Education Policy | Post Primary | Preschool | Primary | Tertiary | Search


Lincoln University ranked second

Lincoln University ranked second

Lincoln University will win 6.5 percent more Government funding for research this year under the Performance Based Research Fund (PBRF) formula than in 2003, making it the second highest percentage increase “winner” among the eight universities, and second only to Otago.

By comparison, Auckland University’s increase is 4.3 percent and Canterbury’s 2.1 percent.

“Doing well in the allocation of Government research funding is the real issue for the universities in the PBRF exercise, and in that respect Lincoln is pleased with the result,” says the University’s Vice-Chancellor, Professor Field.

“Government funding for research is the real import of the PBRF rankings released by the Tertiary Education Commission on Thursday night. They are a research funding table, not an across-the-board league table of institutional quality.

“It is important that the public of New Zealand, as the principal stakeholders in our universities, understand this point.

“The formula used to arrive at the PBRF determinations is a complex one, but Lincoln University achieved a quality score virtually identical with the overall tertiary sector average, another result we are pleased with.”

Twenty-two tertiary institutions took part in this first PBRF determination and relatively high quality scores were achieved by subject areas within the biological and physical sciences, traditional areas for Lincoln.

“Lincoln University has a long record of academic research in these areas that is typically focused on relevance to industry needs and applied to current problems and issues,” says Professor Field.

“Contributions to the research needs of the New Zealand economy characterise much of the work at Lincoln University. The PBRF results demonstrate this point with good performances by Lincoln in the Nominated Academic Units of Agriculture and Primary Products, Food and Health, Biological Sciences and Environment and Natural Resources.

“Lincoln University is good at transferring basic research into relevant application. Our work has always had national relevance and has always been linked to matters of national importance related to the economic, social and environmental goals of New Zealand.

“This is recognised in the PBRF tables by our ranking at Number 3 out of the eight universities for External Research Income, per fulltime equivalent staff member.”

The External Research Income (ERI) measure accounts for 15 percent of the total funds to be allocated through the PBRF each year. Its inclusion as a performance indicator in the PBRF was based on the judgement that it provides a good proxy for research quality. The underlying assumption is that external researchers are discriminating in their choice of whom to fund.

“Lincoln is particularly pleased to be ranked third in the country in this category,” says Professor Field. “In dollar terms our ERI per fulltime equivalent staff member is almost double that of, for example, Canterbury University, and only a shade behind Otago, which shows we are achieving very competitively in this respect.”

The PBRF determinations are heavily weighted towards performances in “pure research”, the discovery and creation of knowledge, as opposed to “applied research”, the application of existing knowledge.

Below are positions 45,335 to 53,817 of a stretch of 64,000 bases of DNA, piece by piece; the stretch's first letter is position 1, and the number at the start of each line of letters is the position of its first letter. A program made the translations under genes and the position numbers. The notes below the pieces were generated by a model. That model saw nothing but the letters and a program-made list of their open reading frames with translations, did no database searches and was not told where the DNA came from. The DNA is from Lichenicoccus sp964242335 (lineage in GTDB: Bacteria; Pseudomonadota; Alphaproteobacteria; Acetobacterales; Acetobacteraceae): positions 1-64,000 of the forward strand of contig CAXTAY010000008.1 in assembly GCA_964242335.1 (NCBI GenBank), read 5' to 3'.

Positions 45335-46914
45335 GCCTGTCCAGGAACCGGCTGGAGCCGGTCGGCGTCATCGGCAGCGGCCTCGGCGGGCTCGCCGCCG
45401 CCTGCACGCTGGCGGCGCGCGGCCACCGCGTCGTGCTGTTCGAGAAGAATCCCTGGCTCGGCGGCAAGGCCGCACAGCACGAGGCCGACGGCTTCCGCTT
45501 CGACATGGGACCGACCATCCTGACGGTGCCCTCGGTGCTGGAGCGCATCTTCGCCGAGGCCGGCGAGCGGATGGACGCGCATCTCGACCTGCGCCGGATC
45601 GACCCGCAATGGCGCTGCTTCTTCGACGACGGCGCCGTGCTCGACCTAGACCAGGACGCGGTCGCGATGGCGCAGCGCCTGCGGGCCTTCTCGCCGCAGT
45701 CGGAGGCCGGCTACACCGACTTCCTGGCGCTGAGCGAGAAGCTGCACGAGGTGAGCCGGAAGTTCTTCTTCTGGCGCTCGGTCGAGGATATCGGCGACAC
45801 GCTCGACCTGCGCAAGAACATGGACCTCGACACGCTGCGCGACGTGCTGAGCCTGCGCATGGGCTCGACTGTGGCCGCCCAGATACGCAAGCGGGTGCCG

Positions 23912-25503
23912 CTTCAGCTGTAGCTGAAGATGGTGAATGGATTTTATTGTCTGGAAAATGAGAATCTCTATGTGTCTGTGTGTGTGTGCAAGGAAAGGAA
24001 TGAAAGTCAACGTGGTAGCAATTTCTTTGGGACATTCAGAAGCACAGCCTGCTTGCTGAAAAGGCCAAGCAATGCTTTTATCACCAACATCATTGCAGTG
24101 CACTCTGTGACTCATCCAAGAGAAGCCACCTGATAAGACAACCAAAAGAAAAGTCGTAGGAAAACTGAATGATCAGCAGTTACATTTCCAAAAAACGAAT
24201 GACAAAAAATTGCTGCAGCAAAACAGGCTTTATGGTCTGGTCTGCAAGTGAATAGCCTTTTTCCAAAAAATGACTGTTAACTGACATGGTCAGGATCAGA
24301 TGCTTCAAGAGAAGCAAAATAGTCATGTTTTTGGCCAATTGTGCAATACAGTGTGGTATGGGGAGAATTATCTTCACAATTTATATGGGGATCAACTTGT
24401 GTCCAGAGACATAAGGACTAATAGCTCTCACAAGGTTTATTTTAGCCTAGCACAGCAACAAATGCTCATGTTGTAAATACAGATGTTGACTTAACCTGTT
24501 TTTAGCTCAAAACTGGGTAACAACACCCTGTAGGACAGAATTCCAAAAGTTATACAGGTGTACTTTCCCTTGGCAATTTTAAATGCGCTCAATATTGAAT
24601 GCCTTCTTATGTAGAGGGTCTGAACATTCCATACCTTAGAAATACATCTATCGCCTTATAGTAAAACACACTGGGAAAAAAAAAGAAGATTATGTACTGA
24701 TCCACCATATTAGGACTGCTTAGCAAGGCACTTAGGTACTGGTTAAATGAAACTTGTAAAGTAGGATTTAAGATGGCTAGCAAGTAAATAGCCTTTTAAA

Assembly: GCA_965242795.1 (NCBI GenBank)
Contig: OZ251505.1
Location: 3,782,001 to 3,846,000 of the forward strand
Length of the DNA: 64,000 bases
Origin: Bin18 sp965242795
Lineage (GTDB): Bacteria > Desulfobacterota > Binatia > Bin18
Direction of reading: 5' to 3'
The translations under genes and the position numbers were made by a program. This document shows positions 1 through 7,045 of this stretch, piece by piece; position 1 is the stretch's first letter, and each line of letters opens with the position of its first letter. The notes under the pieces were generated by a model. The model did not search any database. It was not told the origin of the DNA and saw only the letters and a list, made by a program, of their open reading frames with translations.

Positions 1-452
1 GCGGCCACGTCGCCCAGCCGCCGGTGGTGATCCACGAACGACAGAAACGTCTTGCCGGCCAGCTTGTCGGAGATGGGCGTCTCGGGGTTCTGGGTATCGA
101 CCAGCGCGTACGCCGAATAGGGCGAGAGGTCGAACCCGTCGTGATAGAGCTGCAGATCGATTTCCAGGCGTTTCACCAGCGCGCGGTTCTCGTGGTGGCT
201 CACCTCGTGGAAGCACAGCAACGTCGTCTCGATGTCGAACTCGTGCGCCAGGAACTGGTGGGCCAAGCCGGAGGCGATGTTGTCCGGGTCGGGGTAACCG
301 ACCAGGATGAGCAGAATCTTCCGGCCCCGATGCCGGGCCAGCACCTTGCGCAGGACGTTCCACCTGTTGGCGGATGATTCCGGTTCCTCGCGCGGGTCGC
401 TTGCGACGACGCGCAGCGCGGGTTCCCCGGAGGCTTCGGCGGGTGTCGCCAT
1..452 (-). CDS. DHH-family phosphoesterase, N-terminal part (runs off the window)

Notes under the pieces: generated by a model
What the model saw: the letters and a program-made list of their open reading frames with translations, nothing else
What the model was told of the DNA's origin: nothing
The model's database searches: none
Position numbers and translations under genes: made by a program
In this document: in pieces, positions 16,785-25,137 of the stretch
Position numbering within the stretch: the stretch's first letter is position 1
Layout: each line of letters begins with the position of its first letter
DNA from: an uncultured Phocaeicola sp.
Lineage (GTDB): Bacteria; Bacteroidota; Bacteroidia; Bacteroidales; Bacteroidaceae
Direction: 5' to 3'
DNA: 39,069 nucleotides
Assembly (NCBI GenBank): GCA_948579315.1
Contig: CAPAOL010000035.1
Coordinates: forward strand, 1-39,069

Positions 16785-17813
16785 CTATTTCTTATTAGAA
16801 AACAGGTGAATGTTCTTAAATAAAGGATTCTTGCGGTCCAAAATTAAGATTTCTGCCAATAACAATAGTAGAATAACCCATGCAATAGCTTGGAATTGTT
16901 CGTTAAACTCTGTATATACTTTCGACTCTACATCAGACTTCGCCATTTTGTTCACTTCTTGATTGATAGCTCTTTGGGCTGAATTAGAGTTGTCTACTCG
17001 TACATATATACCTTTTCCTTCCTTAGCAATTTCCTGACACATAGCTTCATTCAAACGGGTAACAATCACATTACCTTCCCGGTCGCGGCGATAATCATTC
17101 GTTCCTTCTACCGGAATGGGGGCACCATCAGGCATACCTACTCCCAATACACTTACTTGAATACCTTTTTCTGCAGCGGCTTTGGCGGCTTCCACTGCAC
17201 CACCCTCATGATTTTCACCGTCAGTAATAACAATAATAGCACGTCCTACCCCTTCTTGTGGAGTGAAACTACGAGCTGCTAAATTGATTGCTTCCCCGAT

“While not suggesting that there is no involvement in basic, pure research at Lincoln, the emphasis is definitely on the applied,” says Professor Field.

“It is this emphasis that has informed agriculture for over one hundred years and is contributing to the current broader needs of biotechnology, economics, commerce, environmental science, resource management, landscape architecture, recreation management, tourism, the social sciences and many other disciplines.

“In terms of the overall PBRF determinations, we need to ask whether the process treats applied research - which is very relevant in the Lincoln context - appropriately.

“Whether PBRF gives full and appropriate recognition to applied disciplines is an open question, but worthy of challenge,” says Professor Field.

© Scoop Media

Culture Headlines | Health Headlines | Education Headlines

Legendary Bassist David Friesen Plays Wellington’s Newest Jazz Venue

Friesen is touring New Zealand to promote his latest album Another Time, Another Place, recorded live at Auckland's Creative Jazz Club in 2015. More>>

Howard Davis Review: The Father - Descending Into The Depths of Dementia

Florian Zeller's dazzling drama The Father explores the effects of a deeply unsettling illness that affects 62,000 Kiwis, a number expected to grow to 102,000 by 2030. More>>

Howard Davis Review: Blade Runner Redivivus

When Ridley Scott's innovative, neo-noir, sci-fi flick Blade Runner was originally released in 1982, at a cost of over $45 million, it was a commercial bomb. More>>

14-21 October: New Zealand Improv Festival In Wellington

Imagined curses, Shibuya’s traffic, the apocalypse, and motherhood have little in common, but all these and more serve as inspiration for the eclectic improvised offerings coming to BATS Theatre this October for the annual New Zealand Improv Festival. More>>


Bird Of The Year Off To A Flying Start

The competition asks New Zealanders to vote for their favourite bird in the hopes of raising awareness of the threats they face. More>>

Scoop Review Of Books:
Jenny Abrahamson's John & Charles Enys: Castle Hill Runholders, 1864-1891

This volume will be of interest to a range of readers interested in the South Island high country, New Zealand’s natural environment, and the history of science. More>>